Developed nations have been accused of promoting the development of fossil fuels instead of renewable energy sources. An analysis of a study carried out by Oil Change International, a clean energy advocacy group revealed that 60 percent of the $59.5 billion energy aid for energy projects was spent on fossil fuels, while just 18 percent was allocated to the development of renewables.
Ironically, governments that were moving away from fossil fuels at home continued to fund such projects in Africa, where communities are experiencing the worst impact from climate change, the study showed.
According to the study, Egypt, Angola and South Africa received nearly half of the aid for energy over this period, and of the international development banks and 10 countries examined for the study, China gave the most to the energy sector, providing $5billion a year, 88 percent of which was spent on fossil fuels.
After China, the World Bank Group came second, while Japan and Germany occupied the fourth and fifth position. The report estimated World Bank financed mostly fossil fuel infrastructure over this period, although such lending is expected to fall after a recent announcement that it would end finance for upstream oil and gas from 2019, however, World Bank disputes the estimates.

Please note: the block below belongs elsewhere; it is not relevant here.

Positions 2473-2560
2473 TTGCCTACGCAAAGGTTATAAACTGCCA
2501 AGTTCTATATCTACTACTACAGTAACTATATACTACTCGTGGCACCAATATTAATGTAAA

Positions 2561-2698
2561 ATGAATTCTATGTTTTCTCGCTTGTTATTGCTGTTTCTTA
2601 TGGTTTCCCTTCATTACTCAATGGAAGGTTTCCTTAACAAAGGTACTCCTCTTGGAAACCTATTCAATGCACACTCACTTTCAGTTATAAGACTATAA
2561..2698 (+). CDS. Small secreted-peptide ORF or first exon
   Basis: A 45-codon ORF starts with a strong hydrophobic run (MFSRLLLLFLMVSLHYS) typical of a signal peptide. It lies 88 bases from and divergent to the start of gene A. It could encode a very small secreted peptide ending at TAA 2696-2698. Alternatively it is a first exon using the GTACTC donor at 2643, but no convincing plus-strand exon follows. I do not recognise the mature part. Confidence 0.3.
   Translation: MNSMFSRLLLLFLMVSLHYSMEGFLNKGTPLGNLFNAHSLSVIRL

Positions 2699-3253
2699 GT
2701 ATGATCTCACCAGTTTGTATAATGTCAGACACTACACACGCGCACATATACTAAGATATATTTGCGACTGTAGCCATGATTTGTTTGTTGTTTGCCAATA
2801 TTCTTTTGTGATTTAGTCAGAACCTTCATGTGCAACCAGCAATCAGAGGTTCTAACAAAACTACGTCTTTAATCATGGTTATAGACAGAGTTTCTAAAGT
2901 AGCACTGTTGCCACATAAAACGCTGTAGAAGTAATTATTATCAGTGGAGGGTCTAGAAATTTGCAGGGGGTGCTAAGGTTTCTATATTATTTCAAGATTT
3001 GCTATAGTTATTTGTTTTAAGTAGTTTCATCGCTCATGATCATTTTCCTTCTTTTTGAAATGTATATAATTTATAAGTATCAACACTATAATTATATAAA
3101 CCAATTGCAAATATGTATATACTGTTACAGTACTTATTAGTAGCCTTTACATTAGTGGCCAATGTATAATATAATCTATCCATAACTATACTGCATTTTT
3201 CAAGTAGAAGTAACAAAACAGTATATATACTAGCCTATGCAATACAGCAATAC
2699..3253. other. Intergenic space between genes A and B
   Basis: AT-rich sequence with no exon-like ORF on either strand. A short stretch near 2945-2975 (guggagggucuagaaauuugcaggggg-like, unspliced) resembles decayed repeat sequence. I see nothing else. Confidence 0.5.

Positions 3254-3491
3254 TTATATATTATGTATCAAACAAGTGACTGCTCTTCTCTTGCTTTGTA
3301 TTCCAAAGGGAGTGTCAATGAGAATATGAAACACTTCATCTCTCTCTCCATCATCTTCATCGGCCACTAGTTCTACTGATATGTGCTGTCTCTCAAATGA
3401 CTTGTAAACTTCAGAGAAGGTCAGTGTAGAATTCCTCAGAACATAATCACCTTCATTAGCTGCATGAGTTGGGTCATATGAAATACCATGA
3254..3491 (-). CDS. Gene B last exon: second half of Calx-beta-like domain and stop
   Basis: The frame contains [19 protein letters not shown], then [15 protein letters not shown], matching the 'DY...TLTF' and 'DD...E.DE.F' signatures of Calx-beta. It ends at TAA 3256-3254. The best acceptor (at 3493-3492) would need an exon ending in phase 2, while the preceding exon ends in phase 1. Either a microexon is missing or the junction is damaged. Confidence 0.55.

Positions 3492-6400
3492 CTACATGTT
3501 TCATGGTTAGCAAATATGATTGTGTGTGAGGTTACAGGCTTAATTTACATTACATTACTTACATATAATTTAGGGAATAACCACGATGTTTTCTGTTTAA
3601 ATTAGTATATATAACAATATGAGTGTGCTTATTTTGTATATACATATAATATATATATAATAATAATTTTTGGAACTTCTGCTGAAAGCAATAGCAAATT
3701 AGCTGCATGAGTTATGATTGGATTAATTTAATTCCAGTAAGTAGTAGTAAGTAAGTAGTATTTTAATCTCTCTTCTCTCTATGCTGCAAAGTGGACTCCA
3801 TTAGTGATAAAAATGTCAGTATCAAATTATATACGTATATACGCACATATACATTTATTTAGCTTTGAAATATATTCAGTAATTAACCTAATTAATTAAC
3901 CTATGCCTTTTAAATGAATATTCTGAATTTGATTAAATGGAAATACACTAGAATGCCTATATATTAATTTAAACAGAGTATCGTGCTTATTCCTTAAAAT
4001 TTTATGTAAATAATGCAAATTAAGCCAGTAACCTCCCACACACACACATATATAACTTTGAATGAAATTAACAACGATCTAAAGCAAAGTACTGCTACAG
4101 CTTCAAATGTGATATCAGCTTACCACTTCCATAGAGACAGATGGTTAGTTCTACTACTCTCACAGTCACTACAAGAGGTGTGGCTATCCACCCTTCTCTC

The report showed less than two percent of aid to Africa’s energy sector went to renewables, which experts say are ideally suited to the continent’s scale, development status and sparse population density.
“When deciding on energy projects in Africa, the most important question should be: is this project in the best long-term interests of the people?” Thuli Makama, senior advisor for Africa at Oil Change International said.
“Governments should improve transparency around contracts, financing terms and energy planning, and engage in more meaningful dialogue with civil society to address this question.”
A spokesman for the World Bank however said that while it welcomed efforts to quantify public finance for energy in Africa, it disagreed with the methodology used in the report and the figures published for WBG.
He said: “The World Bank is committed to helping countries improve access to affordable, reliable and sustainable energy in Africa and in other regions.”
He added that WBG had financed 25 percent of all the solar mini-grid projects in developing countries, mainly in Africa and South Asia, and was “on track to provide 20 percent of the total projected investment needed in off-grid solar home systems for the developing world over the next four years.”
He said the World Bank Group had exceeded the climate finance target it set for 2020, including by directly supporting or integrating 18 gigawatts of additional renewable energy into electricity grids and mobilizing more than $10billion in commercial finance for clean energy over the past two years.